What is now the booming metropolis of Atlanta began as a modest railroad town in southern USA. Georgia chose to build a railway to the Midwest in the early 1830s, and where the Zero Mile Post was driven into the ground, Atlanta was established and it became the rail hub for the southern United States.
By 1861, Atlanta was also a manufacturing centre and supply depot, making it a major target in the American Civil War. Union General William Sherman’s troops burned much of the city to the ground, before embarking on his infamous March to the Sea.
The city quickly recovered and rose from the ashes giving the city its symbol, the phoenix. Only four years after the fire, Atlanta was established as Georgia’s new state capital and it continued to remain a key rail hub.
Atlanta went “dry” in 1886, and later that year, local Jacobs’ Pharmacy began selling a new soft drink instead. The beverage, called Coca-Cola, developed into an American icon and The Coco-Cola Company, incorporated in 1892, has been headquartered in Atlanta ever since.
In the late 19th century, elite black colleges were founded and a wealthy middle and upper class emerged among the city’s black population. By the early 20th century, "Sweet" Auburn Avenue was called the most prosperous African-American street in the nation.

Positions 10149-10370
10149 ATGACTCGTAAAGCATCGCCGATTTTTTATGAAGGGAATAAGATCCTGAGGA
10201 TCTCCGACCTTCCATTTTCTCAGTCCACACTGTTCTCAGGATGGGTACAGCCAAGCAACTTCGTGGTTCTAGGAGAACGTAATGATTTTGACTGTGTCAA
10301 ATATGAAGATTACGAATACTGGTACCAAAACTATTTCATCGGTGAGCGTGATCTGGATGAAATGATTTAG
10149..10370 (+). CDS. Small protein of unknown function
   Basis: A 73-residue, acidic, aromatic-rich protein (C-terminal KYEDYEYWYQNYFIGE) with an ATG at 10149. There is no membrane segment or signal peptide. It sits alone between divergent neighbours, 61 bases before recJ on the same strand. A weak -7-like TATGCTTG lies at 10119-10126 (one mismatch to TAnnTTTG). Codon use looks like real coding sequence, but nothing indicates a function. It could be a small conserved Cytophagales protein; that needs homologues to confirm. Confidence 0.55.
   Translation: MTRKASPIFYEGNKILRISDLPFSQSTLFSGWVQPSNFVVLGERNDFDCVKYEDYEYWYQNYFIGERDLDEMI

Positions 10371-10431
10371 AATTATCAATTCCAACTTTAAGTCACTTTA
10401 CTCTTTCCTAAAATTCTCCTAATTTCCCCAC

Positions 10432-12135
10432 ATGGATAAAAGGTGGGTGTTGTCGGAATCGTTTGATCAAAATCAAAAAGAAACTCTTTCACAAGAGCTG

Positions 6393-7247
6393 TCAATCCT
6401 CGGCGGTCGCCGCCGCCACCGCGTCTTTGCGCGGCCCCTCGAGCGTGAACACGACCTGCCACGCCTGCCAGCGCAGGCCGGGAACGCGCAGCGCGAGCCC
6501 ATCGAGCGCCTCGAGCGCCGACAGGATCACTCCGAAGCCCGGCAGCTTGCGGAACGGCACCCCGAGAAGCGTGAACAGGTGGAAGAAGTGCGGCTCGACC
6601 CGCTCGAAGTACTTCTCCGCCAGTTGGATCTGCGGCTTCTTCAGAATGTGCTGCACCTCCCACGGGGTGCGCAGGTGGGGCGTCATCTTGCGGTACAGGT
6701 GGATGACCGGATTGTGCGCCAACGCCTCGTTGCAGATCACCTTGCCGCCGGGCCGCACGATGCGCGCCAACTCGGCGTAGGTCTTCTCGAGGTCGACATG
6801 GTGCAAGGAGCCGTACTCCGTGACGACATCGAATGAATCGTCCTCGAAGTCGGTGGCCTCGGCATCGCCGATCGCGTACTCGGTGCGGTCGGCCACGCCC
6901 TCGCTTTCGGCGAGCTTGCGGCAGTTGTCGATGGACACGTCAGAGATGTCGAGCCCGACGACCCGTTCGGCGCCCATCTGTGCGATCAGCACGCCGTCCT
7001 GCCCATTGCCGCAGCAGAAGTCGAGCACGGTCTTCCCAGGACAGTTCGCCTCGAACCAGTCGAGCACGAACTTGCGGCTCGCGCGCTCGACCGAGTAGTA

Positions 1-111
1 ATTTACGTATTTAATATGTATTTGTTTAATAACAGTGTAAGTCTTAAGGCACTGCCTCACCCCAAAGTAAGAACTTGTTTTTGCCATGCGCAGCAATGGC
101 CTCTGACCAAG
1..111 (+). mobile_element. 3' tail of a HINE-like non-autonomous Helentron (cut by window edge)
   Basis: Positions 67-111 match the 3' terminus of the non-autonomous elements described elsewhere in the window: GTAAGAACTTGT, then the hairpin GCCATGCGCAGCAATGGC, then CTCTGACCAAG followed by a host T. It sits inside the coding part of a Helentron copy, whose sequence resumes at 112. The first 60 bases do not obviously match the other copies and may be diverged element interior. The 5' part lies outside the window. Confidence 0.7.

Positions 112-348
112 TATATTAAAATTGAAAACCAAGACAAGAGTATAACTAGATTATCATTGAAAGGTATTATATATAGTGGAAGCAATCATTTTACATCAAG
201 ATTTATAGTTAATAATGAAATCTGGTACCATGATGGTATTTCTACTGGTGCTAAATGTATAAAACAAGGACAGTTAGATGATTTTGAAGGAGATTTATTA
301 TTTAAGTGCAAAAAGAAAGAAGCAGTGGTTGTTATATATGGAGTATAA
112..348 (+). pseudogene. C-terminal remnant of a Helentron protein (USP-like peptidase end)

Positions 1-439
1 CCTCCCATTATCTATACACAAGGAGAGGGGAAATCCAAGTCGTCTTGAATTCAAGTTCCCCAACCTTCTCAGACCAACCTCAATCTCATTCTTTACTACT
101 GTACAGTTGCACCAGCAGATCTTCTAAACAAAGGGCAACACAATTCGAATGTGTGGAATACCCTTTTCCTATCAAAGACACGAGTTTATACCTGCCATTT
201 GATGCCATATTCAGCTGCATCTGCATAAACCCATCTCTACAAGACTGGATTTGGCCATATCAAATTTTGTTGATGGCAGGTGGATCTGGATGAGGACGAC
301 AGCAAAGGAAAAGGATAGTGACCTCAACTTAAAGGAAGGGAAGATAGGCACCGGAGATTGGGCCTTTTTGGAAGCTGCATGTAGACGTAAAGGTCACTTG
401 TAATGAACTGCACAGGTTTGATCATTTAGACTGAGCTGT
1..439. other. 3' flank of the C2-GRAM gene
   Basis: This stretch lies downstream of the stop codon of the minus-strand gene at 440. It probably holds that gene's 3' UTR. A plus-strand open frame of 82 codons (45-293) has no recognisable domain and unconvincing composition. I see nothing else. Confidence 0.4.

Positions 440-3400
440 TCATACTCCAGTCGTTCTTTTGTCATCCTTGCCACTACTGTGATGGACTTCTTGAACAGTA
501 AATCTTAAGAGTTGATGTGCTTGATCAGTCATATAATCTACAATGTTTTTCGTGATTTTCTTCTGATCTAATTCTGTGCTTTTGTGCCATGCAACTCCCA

But disenfranchisement and racial tensions triggered the Atlanta Race Riot in 1906, which led to the deaths of an estimated 27 people; all but two were black. The Jim Crow laws were passed soon after, segregating blacks from whites in public facilities.
Discrimination was rife for decades but in the mid 1950s sit-ins and boycotts ushered in a new era of the Civil Rights Movement headed by Atlanta-born Martin Luther King Jr. The city was desegregated throughout the 1960s and 70s.
Recovered from its troubled past, Atlanta’s leaders pulled together in a successful bid to host the 1996 Summer Olympic Games. The city updated its parks, transportation, and sporting facilities in preparation. The US brought home the most medals during the Olympics, beating second place Russia by nearly 40.
Did you know?
• The city got its current name from railroad engineer J. Edgar Thompson. It’s thought to be a shortened version of “Atlantica-Pacifica.”
• The city's Hartsfield-Jackson Atlanta International Airport is the world’s busiest airport with a terminal spanning 45 football fields.
• It's purported that Atlanta-born Margaret Mitchell wrote Gone with the Wind to stave off boredom following an ankle injury which kept her from walking.